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Oil Market Dislocations Reduce US Refiner IMO 2020 Benefit

Dislocations in oil markets are dampening the outlook for light-heavy crude spreads and value US refiners expected from International Maritime Organization (IMO) 2020 emission standards but Canadian exploration and production (E&P) companies are benefiting, says Fitch Ratings. US sanctions on Iran and Venezuela and inadequate Canadian pipeline infrastructure resulting in Alberta’s oil curtailment have been disruptive.

Credit implications of revised IMO 2020 expectations should be limited. For refiners, we anticipate surplus FCF associated with the IMO 2020 tailwind is earmarked for share buybacks which can be quickly dialed back if needed.

At least one US refiner curtailed a project related to IMO 2020 implementation due to the prospect of longer-term tightness in light-heavy spreads. Marathon Petroleum Corporation (BBB/Stable) announced last week it would shelve the Garyville 3 coker expansion project in light of changing economics produced by light-heavy crude spreads. This project would have gone online at YE 2021.

IMO 2020, which lowers the cap on sulphur content in bunker fuel used by ships to 0.5% from 3.2% due to environmental concerns, should benefit US refiners in two ways. Demand for low-sulfur distillate by shipping companies would increase as it allows shippers to comply with tighter fuel specifications without installing scrubbers or alternative fuel systems. Additionally, discounting of heavy crude oil should result in wider light-heavy spreads, benefiting refiners with deep conversion (coking) capacity. However, geopolitical events including sanctions and Alberta’s oil curtailment to the US have unexpectedly tightened the heavy-sour crude supply, diluting the second benefit.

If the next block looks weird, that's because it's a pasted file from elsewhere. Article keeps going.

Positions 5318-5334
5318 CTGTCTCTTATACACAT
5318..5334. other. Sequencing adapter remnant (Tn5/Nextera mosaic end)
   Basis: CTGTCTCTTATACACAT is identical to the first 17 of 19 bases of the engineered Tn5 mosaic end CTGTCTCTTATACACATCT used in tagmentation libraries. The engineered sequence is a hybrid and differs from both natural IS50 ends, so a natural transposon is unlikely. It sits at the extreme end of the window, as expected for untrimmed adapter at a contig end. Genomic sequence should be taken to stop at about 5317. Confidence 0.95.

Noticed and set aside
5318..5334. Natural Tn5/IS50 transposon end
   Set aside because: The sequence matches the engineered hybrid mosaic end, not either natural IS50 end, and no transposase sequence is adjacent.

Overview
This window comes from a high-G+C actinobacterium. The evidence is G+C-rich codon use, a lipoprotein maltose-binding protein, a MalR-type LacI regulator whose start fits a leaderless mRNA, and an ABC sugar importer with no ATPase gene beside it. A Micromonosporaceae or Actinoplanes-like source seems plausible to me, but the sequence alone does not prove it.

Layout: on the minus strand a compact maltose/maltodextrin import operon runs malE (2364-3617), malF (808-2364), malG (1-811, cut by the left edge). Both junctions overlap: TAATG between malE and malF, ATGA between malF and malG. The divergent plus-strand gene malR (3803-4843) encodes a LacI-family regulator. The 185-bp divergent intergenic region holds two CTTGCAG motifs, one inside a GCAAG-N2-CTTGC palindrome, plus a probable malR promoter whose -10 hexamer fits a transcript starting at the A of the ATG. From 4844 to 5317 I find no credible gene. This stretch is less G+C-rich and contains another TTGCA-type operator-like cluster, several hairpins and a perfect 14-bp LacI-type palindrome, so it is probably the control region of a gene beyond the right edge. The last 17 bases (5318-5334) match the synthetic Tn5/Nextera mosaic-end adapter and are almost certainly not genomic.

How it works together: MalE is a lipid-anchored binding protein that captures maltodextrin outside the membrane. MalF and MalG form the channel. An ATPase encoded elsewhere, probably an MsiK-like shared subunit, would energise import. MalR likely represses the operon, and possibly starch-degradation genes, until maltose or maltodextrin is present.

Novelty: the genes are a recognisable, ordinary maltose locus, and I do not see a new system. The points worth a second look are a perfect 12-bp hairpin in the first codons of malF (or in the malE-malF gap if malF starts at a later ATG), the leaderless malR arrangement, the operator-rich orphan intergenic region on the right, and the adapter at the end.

There are still questions about timing and full implementation of IMO 2020. Recent proposals by some ship owners include complying with IMO 2020 based emissions targets through slow steaming which lowers emissions by burning less fuel rather than using low-sulfur fuel and could further reduce IMO 2020’s expected benefits for US refiners.

Conversely, tighter light-heavy spreads stemming from the Alberta curtailment have largely benefited Canadian E&P companies. However, the effects on individual companies are case by case and depend on the level of spot exposure to Western Canadian Select (WCS) versus integration with downstream. Lack of egress for Canadian crude oil is resulting in project deferrals and lower capex among Canadian E&P companies. While this enhances near term FCF, lack of growth may continue to have some negative secondary effects.

Secondary effects include slower asset sales and, to the degree companies with delayed projects decide to greenlight them at the same time new capacity comes online, future project cost inflation. The lack of long-term takeaway capacity is linked to delayed in service dates for the region’s main pipeline expansions including Enbridge’s Line 3 replacement, a +370,000 bpd expansion; TransCanada’s Keystone XL pipeline at +830,000 bpd; and the Trans Mountain Expansion Project at +590,000 bpd.

WCS to West Texas Intermediate (WTI) price differentials tightened since the beginning of 2019 to the $12 per barrel (bbl) to $14/bbl level, versus blow out levels of $40/bbl-$50/bbl in the fall of last year. Similarly, Mexican Maya grade crude, which historically traded at a discount to WTI, is trading at a premium to WTI this year.
Source: Fitch Ratings

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